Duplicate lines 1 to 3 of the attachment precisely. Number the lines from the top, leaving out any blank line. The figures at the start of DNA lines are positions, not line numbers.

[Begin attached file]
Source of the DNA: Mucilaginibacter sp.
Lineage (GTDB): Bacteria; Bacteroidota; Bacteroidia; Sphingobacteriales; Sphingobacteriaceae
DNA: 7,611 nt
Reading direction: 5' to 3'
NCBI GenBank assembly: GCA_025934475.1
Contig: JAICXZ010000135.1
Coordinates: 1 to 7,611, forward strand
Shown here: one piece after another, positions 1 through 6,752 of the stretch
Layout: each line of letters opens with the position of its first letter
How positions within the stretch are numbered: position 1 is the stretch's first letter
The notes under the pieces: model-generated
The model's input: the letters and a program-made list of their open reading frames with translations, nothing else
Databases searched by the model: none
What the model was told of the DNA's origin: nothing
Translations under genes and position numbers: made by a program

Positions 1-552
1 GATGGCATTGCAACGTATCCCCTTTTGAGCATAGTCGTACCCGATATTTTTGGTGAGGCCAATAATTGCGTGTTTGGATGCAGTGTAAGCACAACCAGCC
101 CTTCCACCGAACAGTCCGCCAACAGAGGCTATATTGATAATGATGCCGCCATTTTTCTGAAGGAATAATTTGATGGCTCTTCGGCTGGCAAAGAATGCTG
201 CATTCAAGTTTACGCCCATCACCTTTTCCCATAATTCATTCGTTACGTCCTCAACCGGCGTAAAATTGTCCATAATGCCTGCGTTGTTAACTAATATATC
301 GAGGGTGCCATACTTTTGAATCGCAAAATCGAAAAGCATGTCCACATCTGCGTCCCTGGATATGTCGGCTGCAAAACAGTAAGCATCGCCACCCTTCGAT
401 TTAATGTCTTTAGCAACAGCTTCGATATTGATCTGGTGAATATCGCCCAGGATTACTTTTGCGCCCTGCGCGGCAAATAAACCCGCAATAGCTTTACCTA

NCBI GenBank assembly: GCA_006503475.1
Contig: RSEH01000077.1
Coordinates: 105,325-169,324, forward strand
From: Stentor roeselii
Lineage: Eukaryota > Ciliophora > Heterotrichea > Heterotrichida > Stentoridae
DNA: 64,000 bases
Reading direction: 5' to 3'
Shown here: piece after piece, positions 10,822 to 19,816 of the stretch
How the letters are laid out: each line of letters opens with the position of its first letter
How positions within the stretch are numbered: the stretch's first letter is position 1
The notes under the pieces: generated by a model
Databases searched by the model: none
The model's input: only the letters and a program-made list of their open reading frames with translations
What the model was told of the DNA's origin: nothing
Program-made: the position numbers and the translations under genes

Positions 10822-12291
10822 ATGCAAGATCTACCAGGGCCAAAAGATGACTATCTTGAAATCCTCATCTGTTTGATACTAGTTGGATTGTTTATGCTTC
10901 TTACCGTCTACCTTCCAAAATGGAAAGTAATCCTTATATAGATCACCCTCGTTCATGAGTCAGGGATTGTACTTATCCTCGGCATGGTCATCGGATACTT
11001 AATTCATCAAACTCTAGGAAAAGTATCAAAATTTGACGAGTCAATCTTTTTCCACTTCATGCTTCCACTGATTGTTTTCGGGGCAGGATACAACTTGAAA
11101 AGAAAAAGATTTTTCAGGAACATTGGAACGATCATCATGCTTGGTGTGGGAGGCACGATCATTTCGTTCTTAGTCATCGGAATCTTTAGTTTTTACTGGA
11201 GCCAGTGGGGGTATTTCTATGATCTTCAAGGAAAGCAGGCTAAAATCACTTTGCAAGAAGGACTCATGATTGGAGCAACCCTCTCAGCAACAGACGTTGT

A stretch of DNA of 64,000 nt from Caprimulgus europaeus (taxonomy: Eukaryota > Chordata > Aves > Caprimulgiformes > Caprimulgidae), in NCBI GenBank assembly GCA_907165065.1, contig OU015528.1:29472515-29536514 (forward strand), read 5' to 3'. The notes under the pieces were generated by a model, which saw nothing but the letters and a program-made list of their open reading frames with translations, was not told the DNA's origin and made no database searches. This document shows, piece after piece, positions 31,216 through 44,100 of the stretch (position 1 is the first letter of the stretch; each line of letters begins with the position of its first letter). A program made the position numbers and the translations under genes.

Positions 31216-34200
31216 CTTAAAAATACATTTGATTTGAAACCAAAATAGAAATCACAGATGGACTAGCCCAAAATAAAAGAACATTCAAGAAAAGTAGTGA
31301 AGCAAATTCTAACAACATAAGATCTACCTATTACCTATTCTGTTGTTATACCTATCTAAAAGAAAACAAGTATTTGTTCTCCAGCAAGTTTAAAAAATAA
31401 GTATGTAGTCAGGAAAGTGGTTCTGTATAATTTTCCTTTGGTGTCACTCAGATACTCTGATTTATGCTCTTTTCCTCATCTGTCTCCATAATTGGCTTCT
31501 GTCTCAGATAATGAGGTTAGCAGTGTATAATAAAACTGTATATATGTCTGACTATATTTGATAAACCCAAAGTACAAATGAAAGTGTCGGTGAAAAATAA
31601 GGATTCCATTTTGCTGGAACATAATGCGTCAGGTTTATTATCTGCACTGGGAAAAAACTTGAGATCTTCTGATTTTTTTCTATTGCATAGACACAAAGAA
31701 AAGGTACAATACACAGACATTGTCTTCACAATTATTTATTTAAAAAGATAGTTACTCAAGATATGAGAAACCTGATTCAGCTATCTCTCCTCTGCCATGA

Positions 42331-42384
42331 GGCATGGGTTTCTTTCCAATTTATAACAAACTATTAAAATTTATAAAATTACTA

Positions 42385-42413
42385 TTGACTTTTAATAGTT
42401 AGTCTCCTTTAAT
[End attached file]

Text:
Source of the DNA: Mucilaginibacter sp.
Lineage (GTDB): Bacteria; Bacteroidota; Bacteroidia; Sphingobacteriales; Sphingobacteriaceae
DNA: 7,611 nt